The Raveonettes: Observator
The Raveonettes have been doing their thing – dark, noisy rock ‘n roll with pretty boy-girl harmonies – for nearly 10 years now. Long before going retro was a widespread indie trend, they were easily the best of their kind since the Jesus and Mary Chain.
The band’s latest is Observator, and it basically does what The Raveonettes do. They’ve been in something of a holding pattern since hitting their peak with 2007’s Lust Lust Lust, and each album since then has been something of a retread, but Sune Rose Wagner and Sharin Foo have stayed afloat because they can still craft brilliant pop songs.
The band has a wider palette of sound this time around: audible acoustic guitars come back into the fold, as on the fuzzy and sunny opener “Young and Cold,” and for the first time piano takes the lead, as on the album’s brooding and haunting standout “Observations.” Sharin’s gorgeous vocals seal the deal on “The Enemy;” “She Owns the Streets” is pristine nu-wave melancholy; and the closing “Till the End” is one of the band’s most triumphant rockers.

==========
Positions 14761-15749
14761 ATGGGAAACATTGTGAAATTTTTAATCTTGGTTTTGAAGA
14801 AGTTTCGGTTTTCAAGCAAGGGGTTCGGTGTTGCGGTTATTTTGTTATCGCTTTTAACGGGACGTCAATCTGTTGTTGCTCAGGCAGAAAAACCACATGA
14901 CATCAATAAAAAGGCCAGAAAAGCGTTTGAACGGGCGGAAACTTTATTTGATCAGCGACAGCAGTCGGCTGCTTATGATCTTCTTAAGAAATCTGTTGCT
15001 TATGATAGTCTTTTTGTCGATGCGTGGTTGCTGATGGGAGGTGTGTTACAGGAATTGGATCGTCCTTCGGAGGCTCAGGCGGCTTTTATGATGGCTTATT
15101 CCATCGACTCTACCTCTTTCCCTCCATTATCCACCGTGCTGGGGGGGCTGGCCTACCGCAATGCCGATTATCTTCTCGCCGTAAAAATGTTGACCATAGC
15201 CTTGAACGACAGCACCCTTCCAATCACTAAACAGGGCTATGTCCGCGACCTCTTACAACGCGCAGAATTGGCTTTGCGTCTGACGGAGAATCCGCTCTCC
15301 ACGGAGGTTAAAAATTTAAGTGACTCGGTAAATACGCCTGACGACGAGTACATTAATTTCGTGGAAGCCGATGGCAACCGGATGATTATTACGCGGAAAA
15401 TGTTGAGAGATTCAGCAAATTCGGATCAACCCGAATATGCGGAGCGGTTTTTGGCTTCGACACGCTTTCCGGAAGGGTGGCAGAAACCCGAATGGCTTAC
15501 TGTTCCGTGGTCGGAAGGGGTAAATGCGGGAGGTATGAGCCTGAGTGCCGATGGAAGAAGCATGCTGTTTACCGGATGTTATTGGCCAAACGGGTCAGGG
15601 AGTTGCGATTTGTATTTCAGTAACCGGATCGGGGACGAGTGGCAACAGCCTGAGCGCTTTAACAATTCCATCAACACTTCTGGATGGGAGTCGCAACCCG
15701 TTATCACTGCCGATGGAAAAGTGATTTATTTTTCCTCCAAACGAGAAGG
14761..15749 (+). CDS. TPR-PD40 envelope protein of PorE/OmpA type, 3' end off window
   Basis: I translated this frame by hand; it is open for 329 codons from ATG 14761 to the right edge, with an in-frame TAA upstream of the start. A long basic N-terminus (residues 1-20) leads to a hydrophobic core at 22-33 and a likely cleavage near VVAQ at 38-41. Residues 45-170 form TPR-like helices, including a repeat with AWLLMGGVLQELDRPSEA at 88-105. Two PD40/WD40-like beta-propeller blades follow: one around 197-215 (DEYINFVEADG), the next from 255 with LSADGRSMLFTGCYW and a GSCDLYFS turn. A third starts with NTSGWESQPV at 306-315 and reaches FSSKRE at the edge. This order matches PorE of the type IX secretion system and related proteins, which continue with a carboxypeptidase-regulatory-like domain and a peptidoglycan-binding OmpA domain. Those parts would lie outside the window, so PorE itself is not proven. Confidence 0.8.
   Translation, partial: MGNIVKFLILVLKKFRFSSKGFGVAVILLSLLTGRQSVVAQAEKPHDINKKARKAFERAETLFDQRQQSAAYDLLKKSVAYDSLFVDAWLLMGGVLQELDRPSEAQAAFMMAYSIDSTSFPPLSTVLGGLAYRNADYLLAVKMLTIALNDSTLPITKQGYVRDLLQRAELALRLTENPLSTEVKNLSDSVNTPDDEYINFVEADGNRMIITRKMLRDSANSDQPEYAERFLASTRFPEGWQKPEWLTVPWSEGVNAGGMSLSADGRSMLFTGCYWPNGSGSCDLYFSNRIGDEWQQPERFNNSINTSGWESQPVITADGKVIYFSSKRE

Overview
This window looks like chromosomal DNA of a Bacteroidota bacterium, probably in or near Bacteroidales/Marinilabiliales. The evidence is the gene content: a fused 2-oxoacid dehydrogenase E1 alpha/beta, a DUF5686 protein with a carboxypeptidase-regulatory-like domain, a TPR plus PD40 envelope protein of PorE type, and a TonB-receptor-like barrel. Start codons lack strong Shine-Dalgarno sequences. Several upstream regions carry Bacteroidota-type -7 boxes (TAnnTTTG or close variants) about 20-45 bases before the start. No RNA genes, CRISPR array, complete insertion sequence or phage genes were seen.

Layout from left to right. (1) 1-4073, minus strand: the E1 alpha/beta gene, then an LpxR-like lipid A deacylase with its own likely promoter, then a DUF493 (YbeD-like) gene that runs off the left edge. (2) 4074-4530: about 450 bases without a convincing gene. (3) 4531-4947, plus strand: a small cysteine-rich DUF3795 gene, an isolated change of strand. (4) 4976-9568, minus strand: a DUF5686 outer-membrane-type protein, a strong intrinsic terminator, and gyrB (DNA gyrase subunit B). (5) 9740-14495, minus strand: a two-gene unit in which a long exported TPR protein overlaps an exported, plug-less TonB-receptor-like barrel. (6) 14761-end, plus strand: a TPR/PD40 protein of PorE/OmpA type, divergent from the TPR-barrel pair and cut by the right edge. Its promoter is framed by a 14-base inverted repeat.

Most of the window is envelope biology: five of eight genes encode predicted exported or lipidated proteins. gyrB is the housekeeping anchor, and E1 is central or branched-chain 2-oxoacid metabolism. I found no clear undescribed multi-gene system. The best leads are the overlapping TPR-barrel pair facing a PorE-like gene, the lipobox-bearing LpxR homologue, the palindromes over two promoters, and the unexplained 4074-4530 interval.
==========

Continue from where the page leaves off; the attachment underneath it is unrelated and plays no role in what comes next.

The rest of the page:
So consistency in the grand scheme has been on their side – this is an overall fine album that manages to crank out some instant classics. But unfortunately at least half of it is skippable since they’ve done all of this before with better results, and this somewhat overshadows the highlights.
It’s been a real danger to a band like The Raveonettes, who are tightly bound to a very specific sound. After a while, it was almost inevitable that things would get a little samey or redundant. They’ve held out, and are still better than most of their peers. But here’s to hoping they don’t dig themselves deeper into a hole going forward.